• Score of 1: the Clock Puncher is famously well-understood persona — they put in the minimum number of hours, and disappear whenever they can. These are the people who think of work as a vacation when you’re on vacation, essentially meaning that you have to push work their way and monitor them all of the time to get productivity out of them. Forget needing their help during off-hours. They’re the last to notice or respond to your messages, and you find yourself needing to follow up on those requests.
  • Score of 0: the Fire Me Today needs no more characterization.

Attitude: 0 to 3

  • Score of 3: the Best Attitude is the person everyone wants on their team — they project a friendly, collaborative, and bright attitude.
  • Score of 2: the Good Attitude is a friendly person who, while having their quirks, is generally well-liked by team members and, importantly, by you.
  • Score of 1: the Bad Attitude is well-known within the organization and frequently has few friends inside the company; they tend to send politically-motivated messages or make cutting comments to and about colleagues.
  • Score of 0: the Fire Me Today needs no more characterization.

Trust: 0 or 1

This one is straightforward. You must feel comfortable answering “yes” to this simple question: would you go out of your way to recruit this person to join your next venture as a co-founder? If you answered yes, consider this person a Trusted Advisor. The “co-founder” characterization is important because it means you have so much trust in this Trusted Advisor that you’re willing to select them as one of a very small cadre of people to co-found your company. For most of us, Trusted Advisors can be counted on one or two hands at most over our entire careers.

Total SWAT Score: 0 to 10

  • Score of >9: the Rock Star is exceedingly rare; they typically make up less than 5% of the company because, to be one, you must be the Expert, the Engine, the Best Attitude, and the Trusted Advisor. I need not tell you how invaluable Rock Stars are to an organization; it doesn’t take many to really change the effectiveness of entire organizations.
  • Score of 8 to 9: the A Player is the team member everyone envisions themselves being even though they likely aren’t because the bar is so high. Typically, the only thing keeping an A Player from being a Rock Star is time: you haven’t yet gotten to know them well enough to give them a Trust score of 1. You need at least one of these people in every team; without them on a team, it’s hard to get things done.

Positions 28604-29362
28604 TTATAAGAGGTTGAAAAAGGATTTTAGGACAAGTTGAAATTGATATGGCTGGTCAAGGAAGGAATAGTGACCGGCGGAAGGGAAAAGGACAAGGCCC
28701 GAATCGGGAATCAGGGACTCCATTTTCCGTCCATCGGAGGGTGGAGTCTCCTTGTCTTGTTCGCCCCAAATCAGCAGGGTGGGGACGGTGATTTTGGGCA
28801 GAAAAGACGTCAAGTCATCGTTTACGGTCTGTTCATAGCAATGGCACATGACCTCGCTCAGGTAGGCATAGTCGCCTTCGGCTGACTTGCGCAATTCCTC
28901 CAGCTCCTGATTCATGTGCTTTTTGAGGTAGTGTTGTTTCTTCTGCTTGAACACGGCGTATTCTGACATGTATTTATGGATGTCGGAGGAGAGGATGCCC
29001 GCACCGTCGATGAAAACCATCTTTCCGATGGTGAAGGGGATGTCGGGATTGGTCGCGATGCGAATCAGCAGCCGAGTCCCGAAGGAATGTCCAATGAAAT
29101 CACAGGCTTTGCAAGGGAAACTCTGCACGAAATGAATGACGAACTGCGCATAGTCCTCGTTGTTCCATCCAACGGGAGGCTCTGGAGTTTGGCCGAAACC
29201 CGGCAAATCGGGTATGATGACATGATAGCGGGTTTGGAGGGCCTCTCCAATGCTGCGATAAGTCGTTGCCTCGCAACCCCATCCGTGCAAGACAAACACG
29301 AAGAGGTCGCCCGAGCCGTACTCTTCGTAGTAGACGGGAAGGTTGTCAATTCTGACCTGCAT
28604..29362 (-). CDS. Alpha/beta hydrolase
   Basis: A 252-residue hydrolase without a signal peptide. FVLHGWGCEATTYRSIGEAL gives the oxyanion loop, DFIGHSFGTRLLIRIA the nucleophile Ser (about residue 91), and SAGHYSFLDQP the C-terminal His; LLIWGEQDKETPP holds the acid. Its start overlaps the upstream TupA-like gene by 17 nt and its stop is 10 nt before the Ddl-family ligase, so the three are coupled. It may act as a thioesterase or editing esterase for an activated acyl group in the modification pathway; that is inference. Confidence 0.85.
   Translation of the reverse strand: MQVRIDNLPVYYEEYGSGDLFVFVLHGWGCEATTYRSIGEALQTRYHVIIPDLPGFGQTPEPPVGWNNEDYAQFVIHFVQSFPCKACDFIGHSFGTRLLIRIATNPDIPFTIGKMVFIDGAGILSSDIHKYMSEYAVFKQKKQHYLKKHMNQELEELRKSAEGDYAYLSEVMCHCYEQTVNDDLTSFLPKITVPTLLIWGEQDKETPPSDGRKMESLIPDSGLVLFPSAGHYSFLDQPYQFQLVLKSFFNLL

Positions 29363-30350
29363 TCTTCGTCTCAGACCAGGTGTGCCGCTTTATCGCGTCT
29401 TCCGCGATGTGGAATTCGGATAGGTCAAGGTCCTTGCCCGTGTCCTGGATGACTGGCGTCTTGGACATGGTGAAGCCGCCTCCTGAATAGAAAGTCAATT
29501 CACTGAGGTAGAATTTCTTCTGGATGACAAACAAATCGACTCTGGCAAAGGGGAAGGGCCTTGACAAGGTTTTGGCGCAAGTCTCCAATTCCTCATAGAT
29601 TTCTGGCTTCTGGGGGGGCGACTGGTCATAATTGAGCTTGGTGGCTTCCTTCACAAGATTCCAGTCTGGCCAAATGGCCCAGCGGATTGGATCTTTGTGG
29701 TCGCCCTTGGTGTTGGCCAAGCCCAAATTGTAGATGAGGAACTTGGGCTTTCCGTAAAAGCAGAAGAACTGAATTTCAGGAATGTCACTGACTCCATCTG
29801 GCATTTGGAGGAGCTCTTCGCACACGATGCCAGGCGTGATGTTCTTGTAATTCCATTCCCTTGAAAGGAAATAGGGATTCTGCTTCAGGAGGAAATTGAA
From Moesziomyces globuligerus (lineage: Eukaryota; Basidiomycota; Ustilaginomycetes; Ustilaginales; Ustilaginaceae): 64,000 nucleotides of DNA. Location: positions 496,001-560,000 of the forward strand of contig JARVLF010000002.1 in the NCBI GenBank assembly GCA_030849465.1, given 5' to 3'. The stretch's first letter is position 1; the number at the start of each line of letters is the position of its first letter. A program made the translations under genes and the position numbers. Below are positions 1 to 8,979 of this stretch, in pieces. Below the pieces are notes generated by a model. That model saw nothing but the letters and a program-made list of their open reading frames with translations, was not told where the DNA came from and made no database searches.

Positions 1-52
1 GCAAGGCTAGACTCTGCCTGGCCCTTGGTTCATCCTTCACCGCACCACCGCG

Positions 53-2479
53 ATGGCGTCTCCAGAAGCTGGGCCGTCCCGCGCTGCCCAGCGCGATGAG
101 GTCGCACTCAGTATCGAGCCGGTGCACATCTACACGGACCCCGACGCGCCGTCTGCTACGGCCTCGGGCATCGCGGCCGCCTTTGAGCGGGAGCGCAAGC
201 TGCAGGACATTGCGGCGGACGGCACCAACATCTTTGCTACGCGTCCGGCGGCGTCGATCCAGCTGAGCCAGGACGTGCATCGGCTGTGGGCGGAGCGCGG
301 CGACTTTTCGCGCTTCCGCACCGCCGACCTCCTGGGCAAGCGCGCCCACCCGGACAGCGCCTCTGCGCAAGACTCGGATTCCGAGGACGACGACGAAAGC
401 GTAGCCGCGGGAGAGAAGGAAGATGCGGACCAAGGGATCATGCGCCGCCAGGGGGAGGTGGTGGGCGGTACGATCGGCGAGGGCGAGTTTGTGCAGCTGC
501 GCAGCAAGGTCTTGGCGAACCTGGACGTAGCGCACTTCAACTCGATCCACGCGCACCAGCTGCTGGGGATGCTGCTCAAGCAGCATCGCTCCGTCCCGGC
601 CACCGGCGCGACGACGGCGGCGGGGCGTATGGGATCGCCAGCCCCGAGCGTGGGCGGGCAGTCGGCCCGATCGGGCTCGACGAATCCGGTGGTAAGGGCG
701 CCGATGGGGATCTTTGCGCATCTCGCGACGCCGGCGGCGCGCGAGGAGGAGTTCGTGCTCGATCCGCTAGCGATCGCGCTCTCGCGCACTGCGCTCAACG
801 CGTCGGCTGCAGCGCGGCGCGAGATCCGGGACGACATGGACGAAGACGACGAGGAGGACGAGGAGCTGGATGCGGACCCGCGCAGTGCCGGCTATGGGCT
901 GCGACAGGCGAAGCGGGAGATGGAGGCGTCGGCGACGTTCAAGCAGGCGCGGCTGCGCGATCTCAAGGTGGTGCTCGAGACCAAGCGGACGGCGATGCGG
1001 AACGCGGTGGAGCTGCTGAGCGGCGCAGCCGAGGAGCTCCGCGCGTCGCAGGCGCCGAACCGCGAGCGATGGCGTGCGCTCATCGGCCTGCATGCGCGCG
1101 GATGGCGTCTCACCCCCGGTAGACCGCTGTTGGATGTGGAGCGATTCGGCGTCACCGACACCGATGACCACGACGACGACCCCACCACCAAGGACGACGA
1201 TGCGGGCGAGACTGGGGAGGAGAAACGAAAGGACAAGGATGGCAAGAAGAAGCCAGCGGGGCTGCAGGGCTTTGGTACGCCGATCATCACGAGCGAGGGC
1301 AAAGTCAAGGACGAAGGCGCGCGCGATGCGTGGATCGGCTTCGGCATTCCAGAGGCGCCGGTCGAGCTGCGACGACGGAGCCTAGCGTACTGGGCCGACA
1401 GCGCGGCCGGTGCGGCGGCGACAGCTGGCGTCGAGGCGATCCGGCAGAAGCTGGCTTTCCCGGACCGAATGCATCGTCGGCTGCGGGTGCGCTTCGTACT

• Score of 6 to 8: the B Player should not be seen as acceptable; they should be seen as “A Players in development”, people in whom you’re investing time and effort to develop (e.g., through training them from an Independent to an Expert or from a Cog to an Engine). I’m not a fan of the commonly-accepted philosophy that all companies need to be built on long-term B Players: people who are seen as “good enough for what we need them to do.” While it’s a pragmatic approach, I believe that, over time, you’re still better off developing the B Player into an A or replacing them with one if it becomes evident that isn’t possible.
  • Score of 0 to 6: the C Player should be allowed to move to another company where they can hopefully work their way up to being a B Player and perhaps, over time, even an A. However, I can’t tell you how many companies tolerate long-term C Players because it’s deemed inconvenient or because “I have bigger fish to fry right now.” C Players are actively (if possibly inadvertently) hampering progress and creating unwarranted issues within a team. Be kind to yourself, to your team, and to the C Player by helping find them a place elsewhere where they can grow.